Mass. Bishops urge passage of anti-trafficking legislation

WEST END -- In a letter addressed to members of the State Senate and House of Representatives, the four bishops of the commonwealth urged legislators to finalize the passage of a bill to prevent human-trafficking on a state level.

In the Oct. 11 letter, the bishops thanked legislators for the passage of separate versions of an anti-trafficking bill, but urged them to reconcile the two as soon as possible so the legislation can be enacted.

"As you know, traffickers seek out and exploit the most vulnerable members of society; undocumented residents, runaway teenagers, homeless individuals, and people with alcohol and drug dependency," the letter read.

"Traffickers often confiscate documents, threaten to deport individuals, and make threats against family members to exploit immigrants. Children without a parent or legal guardian are especially susceptible to commercial sexual exploitation. The promise of love, security and belonging can be deceptively appealing to a child who lacks a stable home environment or has left a family experiencing violence."

The bill, An Act Relative to the Commercial Exploitation of People, exists in two versions with discernible differences. The 14-page house version focused on prosecution of criminals who engage in human trafficking, while the 26-page senate version added a focus on the victims of trafficking. S01951, from the senate, used the word "victim" 84 times, while H03483, from the house, used it only eight. Currently, the versions require revision by a joint committee of both branches to resolve differences and finalize legislation.

The bill's author, Senator Mark Montigny, chair of the committee for the senate side of deliberations, confirmed the sense of urgency put forth by the bishops.

"The passage of this bill is long over-due," he said in an email. "I commend the bishops that have been so instrumental in making this such an important social justice priority, in addition to all the clergy whom have spoken out against human trafficking and become activists themselves."

"We owe the survivors of this insidious crime a comprehensive bill that will protect future victims and allow law enforcement officials to bring traffickers to justice," he said.

The chair of the committee on the house side, Representative Eugene L. O'Flaherty, invited The Pilot to a face-to-face interview on the matter. He spoke to the urgency of passing the legislation in Massachusetts to facilitate efficiency through local rather than federal enforcement.

"In order for legislation to get attention around here, oftentimes something dramatic needs to happen. And in this particular instance the dramatic thing that happened, I think, is just a bursting of information on this subject matter, both the news media reporting on it as well as folks saying, 'What are we doing about it?'" he said.

"The layer that was missing was the ability to statutorily identify human trafficking, and penalties, and start defining the conduct so that law enforcement here locally, not federal law enforcement, but the attorney general and the district attorneys would be able to point to a Massachusetts statute, so they wouldn't have to refer things to the feds."

To further explain the position of the bishops, Kathryn M. Davis, the public policy coordinator for the Massachusetts Catholic Conference, explained that the bishops' concerns on the devastating consequences of human trafficking are rooted in the Gospel message that "we are to care for the stranger among us, that we are to look out for our brother and sister and be his or her keeper," Davis said.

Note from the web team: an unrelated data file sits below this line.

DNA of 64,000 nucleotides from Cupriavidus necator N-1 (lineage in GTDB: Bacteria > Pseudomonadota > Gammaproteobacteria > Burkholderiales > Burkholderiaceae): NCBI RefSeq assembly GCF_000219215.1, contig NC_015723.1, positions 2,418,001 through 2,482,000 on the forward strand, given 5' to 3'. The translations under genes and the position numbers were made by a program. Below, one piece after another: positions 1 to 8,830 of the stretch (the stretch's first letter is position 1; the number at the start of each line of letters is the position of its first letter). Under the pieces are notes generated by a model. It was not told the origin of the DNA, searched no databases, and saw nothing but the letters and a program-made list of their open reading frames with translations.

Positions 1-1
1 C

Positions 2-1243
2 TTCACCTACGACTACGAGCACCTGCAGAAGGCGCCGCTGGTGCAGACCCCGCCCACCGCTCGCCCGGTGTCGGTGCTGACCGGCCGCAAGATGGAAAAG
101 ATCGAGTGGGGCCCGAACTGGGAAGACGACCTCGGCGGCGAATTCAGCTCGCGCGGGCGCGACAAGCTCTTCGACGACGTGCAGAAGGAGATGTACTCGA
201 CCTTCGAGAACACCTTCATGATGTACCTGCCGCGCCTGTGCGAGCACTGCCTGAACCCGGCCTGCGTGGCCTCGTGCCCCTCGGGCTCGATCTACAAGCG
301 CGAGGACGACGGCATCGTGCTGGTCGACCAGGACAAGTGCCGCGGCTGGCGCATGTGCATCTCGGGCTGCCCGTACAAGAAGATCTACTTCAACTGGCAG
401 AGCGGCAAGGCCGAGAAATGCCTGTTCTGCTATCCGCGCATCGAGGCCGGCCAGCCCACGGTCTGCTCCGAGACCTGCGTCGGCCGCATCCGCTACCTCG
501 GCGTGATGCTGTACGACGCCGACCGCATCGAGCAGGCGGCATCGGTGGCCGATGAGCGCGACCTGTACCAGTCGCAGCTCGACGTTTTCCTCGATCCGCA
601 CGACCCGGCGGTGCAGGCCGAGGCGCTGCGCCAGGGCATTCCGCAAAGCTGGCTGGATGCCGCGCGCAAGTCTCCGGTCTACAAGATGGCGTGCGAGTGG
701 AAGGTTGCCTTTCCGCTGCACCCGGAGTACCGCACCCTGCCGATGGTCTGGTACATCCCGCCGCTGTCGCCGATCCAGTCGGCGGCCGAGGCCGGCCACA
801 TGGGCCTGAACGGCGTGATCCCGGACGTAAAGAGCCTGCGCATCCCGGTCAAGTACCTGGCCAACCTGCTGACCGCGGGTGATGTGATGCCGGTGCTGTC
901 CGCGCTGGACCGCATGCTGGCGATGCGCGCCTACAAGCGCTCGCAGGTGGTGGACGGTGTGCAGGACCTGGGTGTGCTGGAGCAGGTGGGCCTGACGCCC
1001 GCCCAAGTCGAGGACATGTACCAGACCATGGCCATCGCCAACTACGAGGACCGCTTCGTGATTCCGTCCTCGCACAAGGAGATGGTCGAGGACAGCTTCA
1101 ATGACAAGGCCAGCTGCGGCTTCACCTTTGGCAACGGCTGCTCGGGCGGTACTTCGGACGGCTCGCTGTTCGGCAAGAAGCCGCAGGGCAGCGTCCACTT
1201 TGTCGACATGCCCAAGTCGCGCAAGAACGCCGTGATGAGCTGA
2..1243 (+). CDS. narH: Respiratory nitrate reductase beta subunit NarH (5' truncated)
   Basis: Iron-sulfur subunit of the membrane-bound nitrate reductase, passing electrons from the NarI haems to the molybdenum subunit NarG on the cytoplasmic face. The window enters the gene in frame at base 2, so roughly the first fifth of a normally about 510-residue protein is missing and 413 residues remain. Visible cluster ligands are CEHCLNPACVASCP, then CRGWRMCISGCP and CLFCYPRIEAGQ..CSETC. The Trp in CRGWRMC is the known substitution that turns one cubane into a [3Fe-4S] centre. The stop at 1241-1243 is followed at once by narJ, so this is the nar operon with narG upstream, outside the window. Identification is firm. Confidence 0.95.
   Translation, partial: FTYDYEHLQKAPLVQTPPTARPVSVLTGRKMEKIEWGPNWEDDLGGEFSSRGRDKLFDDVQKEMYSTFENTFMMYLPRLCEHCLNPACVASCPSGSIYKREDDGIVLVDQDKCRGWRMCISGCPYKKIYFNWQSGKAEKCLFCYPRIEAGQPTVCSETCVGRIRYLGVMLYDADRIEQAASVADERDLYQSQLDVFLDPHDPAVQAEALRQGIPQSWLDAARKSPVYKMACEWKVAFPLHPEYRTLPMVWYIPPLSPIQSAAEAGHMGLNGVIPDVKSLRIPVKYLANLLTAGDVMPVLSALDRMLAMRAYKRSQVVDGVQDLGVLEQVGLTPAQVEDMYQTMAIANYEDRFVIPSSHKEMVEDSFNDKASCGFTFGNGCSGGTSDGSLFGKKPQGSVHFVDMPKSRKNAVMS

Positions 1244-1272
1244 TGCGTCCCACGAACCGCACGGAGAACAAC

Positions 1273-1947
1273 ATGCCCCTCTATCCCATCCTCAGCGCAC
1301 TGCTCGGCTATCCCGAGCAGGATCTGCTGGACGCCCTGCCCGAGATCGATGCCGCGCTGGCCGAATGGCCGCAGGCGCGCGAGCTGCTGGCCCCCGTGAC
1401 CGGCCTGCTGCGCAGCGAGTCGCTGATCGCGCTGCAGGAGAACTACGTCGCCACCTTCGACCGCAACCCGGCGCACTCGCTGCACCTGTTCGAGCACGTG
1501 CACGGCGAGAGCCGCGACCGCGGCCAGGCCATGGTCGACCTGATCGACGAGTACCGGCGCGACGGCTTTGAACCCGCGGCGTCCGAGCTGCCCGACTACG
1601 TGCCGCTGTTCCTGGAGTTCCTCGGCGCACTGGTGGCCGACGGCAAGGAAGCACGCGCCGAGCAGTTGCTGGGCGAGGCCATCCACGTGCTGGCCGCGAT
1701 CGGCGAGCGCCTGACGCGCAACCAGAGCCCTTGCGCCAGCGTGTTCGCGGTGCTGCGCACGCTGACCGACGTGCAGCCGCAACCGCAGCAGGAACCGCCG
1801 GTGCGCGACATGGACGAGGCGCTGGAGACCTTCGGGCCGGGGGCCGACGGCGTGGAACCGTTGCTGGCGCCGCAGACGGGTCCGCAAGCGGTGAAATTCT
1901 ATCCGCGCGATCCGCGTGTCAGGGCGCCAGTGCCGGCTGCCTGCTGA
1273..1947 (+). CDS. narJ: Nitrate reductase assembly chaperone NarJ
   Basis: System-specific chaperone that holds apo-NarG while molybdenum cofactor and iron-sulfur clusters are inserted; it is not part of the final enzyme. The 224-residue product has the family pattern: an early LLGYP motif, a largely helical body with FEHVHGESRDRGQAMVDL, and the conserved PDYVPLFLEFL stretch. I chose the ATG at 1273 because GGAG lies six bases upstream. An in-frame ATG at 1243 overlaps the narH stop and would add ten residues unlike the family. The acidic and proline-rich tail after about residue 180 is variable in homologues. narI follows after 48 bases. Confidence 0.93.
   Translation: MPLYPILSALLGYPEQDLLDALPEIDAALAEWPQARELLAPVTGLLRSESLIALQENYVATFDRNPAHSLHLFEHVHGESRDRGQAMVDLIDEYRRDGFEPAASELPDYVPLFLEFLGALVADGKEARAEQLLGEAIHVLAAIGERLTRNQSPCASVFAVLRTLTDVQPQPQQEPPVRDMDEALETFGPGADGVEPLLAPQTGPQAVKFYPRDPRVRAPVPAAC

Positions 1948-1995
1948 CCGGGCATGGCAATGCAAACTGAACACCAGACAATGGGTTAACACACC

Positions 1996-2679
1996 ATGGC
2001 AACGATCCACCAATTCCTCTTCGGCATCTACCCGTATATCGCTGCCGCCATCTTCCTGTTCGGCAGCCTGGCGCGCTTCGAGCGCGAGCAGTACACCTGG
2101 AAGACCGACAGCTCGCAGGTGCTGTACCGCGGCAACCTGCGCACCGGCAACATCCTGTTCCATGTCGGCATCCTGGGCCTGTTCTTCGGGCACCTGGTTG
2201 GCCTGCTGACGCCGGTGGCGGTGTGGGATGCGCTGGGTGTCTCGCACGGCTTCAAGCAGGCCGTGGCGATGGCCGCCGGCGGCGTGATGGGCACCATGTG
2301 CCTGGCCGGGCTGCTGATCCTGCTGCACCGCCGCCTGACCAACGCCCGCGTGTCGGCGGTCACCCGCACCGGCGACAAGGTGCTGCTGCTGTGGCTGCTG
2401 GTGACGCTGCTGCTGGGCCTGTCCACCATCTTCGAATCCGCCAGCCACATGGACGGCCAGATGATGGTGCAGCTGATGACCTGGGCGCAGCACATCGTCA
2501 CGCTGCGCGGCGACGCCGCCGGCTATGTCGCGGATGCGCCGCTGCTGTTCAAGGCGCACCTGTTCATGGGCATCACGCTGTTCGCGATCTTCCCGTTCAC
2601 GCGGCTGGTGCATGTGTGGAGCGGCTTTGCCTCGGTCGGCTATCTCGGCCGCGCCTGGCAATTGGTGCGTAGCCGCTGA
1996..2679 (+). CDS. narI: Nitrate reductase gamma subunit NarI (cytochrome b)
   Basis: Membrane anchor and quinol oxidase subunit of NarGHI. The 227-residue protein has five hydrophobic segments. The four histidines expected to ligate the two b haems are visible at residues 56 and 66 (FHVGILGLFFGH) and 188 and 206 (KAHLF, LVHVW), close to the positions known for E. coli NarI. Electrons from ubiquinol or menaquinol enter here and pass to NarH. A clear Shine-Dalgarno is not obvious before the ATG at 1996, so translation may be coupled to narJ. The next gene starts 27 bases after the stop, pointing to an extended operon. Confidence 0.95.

"How we treat the least among us is how we treat Christ among us. To those that are in vulnerable situations right now, whether because they are here from another country, or whether they are homeless youth that have no one to support them and look out for them, we as Catholics are called to see Christ in them, and to respond to their needs, and protect them," she said.

In a phone interview with The Pilot, Davis detailed the Catholic calling to pursue these matters as an integral part of the faith. She said the teachings of the Gospel provide the framework of the calling.

"We are called to create a just world. If we want peace we must work for justice. These are criminal acts that are taking place here in Massachusetts that are unjust and need faith and legislation in order to rectify that injustice."

According to a January press release from Massachusetts Attorney General Martha Coakley's office, the creators of the bill intended to break ground establishing human trafficking for sexual servitude or labor as a crime in Massachusetts. At the time, Massachusetts numbered amongst five states in the country without human trafficking laws. Hawaii reduced the number to four, by passing legislation in April.

Chairman O'Flaherty restated the legislative commitment to passing the legislation quickly and was hoping to have the process completed before Nov. 17, when they recess.

"The few differences that exist between the two documents are being reconciled in a timely fashion, and before long the district attorneys and most importantly the attorney general will have a new apparatus in place so that they can concentrate some of their efforts to thwarting what we know exists in Massachusetts, which is large networks of both labor and sexual-servitude traffickers."

After the committee reconciles the two bills a united piece of legislation will go before the executive branch.

The bishops accompanied the letter with a brochure titled "Sex Trafficking: The New Slavery" produced in 2010 by the United States Conference of Catholic Bishops. In it they state the case for the Church, saying "Human trafficking is a horrific crime against the basic dignity and rights of the human person. All efforts must be expended to end it."